Russian troops abandon positions near Bakhmut, says Wagner boss

Yevgeny Prigozhin launches another scathing attack on Russian defence chiefs, saying soldiers are being given ‘criminal’ orders.

Wagner founder, Yevgeny Prigozhin
Yevgeny Prigozhin, founder of Russia's Wagner Group of mercenaries, speaks in Paraskoviivka, Ukraine in this still image from an undated video [File: Reuters]

The chief of Russia’s Wagner Group has accused a Russian military unit of fleeing positions near Bakhmut in eastern Ukraine, in his latest scathing attack against Moscow’s military leadership.

“Today, everything is being done so that the front line crumbles. Today, one of the defence ministry’s units fled one of our flanks, abandoning their positions. Everyone fled,” said Yevgeny Prigozhin, who had earlier threatened to pull his fighters out of Bakhmut on May 10 if he does not receive badly needed ammunition.

In a video released on the Telegram messaging app on Tuesday, Prigozhin said troops were fleeing because of the “stupidity” of Russian army commanders.

“A soldier shouldn’t die because of his leaders’ absolute stupidity,” he said. “The commands they receive from the top are absolutely criminal.”

Russia’s defence ministry said in a statement later in the day that “assault troops” – normally a reference to Wagner units – were “continuing to fight in the western part” of Bakhmut.

The ministry said Russian paratroopers “provided assistance”, but did not mention Prigozhin’s accusation of soldiers abandoning their posts.

Wagner has spearheaded Moscow’s fight for the eastern Ukrainian city, which had a pre-war population of about 70,000 people, but in recent weeks, internal divisions have deepened, with Prigozhin repeatedly blaming Russia for failing to send his group enough weapons.

The Bakhmut battle is the longest and bloodiest of the Ukraine war so far, with each side losing thousands of soldiers.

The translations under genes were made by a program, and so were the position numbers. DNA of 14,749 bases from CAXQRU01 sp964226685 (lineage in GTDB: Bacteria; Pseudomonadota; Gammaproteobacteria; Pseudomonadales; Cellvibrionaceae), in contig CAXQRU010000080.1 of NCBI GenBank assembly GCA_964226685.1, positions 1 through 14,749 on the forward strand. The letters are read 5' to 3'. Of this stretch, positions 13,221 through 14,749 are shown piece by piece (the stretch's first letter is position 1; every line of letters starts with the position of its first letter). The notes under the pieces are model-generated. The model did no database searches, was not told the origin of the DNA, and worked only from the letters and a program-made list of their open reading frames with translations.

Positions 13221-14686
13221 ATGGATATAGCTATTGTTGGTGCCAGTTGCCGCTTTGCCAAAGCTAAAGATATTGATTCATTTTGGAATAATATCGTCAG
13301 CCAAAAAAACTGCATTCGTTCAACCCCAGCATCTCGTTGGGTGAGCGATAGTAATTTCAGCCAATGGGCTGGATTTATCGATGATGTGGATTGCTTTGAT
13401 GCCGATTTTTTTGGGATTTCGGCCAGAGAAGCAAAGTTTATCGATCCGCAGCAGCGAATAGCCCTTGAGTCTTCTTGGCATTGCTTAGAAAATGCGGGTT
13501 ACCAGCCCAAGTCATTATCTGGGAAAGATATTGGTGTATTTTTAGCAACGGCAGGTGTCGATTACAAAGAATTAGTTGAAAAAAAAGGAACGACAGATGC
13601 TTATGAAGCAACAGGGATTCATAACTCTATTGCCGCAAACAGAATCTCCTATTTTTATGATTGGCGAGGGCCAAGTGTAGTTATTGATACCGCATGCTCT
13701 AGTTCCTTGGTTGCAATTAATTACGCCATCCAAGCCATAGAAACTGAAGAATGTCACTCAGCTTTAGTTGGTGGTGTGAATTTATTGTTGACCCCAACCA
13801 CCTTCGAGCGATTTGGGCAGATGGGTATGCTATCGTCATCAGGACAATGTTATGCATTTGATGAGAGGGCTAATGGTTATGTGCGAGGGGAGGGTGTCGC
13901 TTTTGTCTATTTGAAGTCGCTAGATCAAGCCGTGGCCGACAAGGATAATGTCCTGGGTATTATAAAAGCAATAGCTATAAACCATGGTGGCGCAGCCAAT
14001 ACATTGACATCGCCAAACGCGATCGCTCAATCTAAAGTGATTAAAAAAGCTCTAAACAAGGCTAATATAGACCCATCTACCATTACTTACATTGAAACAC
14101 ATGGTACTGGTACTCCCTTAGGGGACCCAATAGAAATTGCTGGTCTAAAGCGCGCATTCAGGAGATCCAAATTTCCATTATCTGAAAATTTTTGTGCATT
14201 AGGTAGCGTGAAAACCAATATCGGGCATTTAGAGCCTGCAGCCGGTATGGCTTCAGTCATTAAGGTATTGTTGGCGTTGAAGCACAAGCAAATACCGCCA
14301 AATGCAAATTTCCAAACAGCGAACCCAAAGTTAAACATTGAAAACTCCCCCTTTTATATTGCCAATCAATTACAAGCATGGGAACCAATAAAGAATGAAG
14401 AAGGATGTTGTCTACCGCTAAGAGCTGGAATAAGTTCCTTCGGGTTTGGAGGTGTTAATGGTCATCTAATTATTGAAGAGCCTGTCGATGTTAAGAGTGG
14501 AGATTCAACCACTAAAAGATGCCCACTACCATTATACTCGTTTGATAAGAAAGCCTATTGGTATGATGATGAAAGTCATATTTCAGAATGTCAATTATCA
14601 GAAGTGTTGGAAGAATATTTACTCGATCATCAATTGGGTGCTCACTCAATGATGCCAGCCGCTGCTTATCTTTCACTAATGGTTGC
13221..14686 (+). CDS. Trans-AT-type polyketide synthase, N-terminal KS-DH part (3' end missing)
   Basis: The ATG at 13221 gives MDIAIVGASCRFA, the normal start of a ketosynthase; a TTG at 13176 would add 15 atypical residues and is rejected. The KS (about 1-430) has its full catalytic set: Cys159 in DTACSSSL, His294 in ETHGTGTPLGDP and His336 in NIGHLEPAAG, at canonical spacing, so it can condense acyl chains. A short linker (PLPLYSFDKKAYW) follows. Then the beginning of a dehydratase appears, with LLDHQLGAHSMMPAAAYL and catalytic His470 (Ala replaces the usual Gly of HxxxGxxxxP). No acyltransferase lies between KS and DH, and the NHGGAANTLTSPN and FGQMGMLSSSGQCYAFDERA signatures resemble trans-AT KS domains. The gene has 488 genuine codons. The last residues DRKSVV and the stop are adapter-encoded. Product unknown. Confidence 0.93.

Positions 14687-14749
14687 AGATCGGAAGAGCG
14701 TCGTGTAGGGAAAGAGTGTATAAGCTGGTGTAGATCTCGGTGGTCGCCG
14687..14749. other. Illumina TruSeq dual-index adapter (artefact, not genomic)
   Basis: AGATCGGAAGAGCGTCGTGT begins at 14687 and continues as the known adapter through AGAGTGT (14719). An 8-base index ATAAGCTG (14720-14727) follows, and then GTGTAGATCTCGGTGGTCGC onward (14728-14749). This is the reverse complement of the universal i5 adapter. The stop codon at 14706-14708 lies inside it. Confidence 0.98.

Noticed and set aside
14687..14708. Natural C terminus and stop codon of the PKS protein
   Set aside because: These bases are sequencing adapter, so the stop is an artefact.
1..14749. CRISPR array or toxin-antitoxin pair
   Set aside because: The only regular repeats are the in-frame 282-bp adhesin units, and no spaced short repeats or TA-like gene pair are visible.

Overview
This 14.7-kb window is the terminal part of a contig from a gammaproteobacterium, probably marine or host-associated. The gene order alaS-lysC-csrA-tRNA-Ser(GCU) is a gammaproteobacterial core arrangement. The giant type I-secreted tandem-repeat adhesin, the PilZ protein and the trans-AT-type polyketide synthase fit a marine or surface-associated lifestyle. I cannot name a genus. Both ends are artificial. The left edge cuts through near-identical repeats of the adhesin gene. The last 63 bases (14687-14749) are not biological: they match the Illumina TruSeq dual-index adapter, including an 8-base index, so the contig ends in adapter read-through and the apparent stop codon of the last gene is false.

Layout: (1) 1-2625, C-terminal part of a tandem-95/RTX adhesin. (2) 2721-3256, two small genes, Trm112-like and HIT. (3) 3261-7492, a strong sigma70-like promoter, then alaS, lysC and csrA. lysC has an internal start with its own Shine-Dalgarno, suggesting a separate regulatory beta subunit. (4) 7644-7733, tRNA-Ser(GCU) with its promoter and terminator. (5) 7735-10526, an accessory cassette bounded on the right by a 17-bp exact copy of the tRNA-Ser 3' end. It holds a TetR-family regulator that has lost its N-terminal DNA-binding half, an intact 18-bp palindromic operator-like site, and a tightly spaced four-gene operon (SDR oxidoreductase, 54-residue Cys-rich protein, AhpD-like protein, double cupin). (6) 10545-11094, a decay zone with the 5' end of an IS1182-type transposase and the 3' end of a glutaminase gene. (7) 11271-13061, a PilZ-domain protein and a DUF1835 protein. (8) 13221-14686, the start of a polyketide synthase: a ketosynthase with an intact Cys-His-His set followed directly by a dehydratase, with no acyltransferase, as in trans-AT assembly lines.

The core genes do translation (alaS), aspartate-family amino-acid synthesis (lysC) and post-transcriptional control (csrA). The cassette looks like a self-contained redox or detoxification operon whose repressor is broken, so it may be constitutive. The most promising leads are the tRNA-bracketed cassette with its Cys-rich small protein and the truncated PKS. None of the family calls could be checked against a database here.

Also on Tuesday, Prigozhin said he and his mercenaries would be seen as traitors if they left their positions.

In his messages shared on Russia’s Victory Day – the anniversary of the Soviet victory over Nazi Germany in World War II – Prigozhin said that he had received a “combat order” on Monday, saying if Wagner fulfilled its threat, the move would be regarded as “treason against the motherland”.

“[But] if there is no ammunition, then we will leave our positions and be the ones asking, who is really betraying the motherland? Apparently, the one [betraying the motherland] is the person who signed [the order to supply too little ammunition],” he added, but underlined he would yet call for more ammunition for a “few more days”.

Despite his rage towards Russia’s military leaders, Prigozhin has never directly criticised Vladimir Putin.

An ally of the president who was known as “Putin’s chef” because of his company’s Kremlin catering contracts, Prigozhin has been sanctioned by the West for his role in Wagner.

Meanwhile, Ukrainian President Volodymyr Zelenskyy said Moscow had failed to capture Bakhmut despite a self-imposed deadline of May 9 to give Putin a trophy in time for Russia’s Victory Day celebrations.

Moscow regards capturing Bakhmut as a stepping stone towards taking other cities in Ukraine’s industrial east, but Western observers say its fall would not represent a major win for Moscow or change the battlefield.

Source: Al Jazeera and news agencies